Greeks See Political Message in ‘Weeping Jesus’ Icon

Video Shot
Video Shot

In a strange chronological coincidence, an icon of the crucified Christ on display in the church of St. Nicholas in Asprokambos began “weeping” as of January 25, the day of the general election of Greece’s new prime minister, Alexis Tsipras.

The Metropolitan Bishop of Corinth Dionysios Mantalos reported that, as of last January 25, an icon from the early 1900s that depicts Jesus Christ on the cross began to emit a colorless, odorless, oily liquid running down the entire body of Jesus. It was not clear, however, from what point of the sacred image the mysterious liquid was issuing, though people have been quick to speak of “tears.”

At first it seemed a passing occurrence, linked to meteorological changes, but the phenomenon has continued uninterrupted.

People have been flocking to the church in the small Greek village of Aspokambos, near Corinth, to see the purported miracle, and many are attributing to it a divine sign with heavy political overtones. The question is what that message is.

Tsipras supporters have been quick to name the weeping icon “the Tsipras Miracle” or the “Miracle of Syriza” as a sort of divine confirmation of his election, while others suggest that Jesus is shedding tears over Tsipras’ misguided leadership that is taking Greece over a precipice.

A member of Greece’s left-wing Syriza party, Tsipras won elections on an anti-austerity platform, figuratively thumbing his nose at the European Union. At his inauguration in January, Tsipras, an atheist, broke with tradition by not being sworn in by the head of the Greek Orthodox church, Archbishop Ieronymos II.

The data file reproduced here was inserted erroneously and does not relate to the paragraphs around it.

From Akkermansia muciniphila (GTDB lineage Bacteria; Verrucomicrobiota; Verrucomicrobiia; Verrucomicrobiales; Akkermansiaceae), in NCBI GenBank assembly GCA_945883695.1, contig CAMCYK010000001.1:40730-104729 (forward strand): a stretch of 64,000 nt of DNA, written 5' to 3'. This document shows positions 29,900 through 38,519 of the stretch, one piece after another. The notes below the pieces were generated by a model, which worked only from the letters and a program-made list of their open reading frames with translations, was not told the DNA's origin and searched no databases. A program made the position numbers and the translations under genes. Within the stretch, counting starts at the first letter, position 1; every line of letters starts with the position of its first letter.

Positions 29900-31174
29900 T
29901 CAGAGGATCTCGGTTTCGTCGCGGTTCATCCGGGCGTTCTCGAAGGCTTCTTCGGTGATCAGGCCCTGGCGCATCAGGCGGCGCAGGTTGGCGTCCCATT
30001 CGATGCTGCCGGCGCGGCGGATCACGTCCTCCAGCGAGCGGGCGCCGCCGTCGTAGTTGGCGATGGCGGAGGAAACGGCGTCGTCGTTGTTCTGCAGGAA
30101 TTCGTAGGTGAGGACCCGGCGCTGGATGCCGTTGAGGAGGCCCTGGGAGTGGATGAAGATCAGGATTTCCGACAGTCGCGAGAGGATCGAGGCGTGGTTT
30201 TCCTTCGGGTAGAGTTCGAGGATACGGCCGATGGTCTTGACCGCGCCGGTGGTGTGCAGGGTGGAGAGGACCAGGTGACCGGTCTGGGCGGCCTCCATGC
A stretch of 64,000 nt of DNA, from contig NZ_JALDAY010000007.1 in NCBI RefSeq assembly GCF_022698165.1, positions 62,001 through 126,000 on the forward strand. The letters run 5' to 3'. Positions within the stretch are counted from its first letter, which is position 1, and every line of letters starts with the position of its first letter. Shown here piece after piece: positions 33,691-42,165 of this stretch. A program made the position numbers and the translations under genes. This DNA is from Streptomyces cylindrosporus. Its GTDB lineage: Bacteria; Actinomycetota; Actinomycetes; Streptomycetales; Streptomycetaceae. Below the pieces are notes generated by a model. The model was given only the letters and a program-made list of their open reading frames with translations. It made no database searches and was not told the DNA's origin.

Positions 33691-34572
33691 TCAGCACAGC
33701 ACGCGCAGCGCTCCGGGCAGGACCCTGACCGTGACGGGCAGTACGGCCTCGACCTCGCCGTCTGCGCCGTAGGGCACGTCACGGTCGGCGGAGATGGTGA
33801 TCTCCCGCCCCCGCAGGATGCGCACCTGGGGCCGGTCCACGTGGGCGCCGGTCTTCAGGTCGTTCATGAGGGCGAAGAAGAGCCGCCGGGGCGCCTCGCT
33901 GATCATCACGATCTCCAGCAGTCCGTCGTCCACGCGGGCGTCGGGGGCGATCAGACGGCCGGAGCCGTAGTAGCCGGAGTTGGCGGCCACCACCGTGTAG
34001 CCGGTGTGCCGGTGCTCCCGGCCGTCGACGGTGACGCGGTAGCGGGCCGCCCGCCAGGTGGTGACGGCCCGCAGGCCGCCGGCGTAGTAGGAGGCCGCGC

Bishop Mantalos has said that he intends to inform the Sacred Synod—a Greek Orthodox governing body—of what is happening, and he also intends to invite experts to examine the icon. “In terms of faith must always be cautious,” he said.

“I hope that the phenomenon is only an opportunity to push the faithful to reflection and prayer and not to advertise our territory,” Mantalos said in an interview.

The effect, of course, is the opposite. The images of the “miraculous” crucifix have already become a viral phenomenon in social media, touted as the “Miracle of Syriza.”

According to the Greek investigative journalist Yiannis Baboulias, stories about “weeping” religious icons often signal a way that the Greek Orthodox Church attracts attention and followers. “What is really happening,” says Baboulias, “is simply that the paint on the icon is starting to leak due to environmental changes.”

One way or another, the “Tsipras Miracle” is giving Greeks something to talk about other than their dire economic situation and possible exit from the Eurozone.

Follow Thomas D. Williams on Twitter @tdwilliamsrome.


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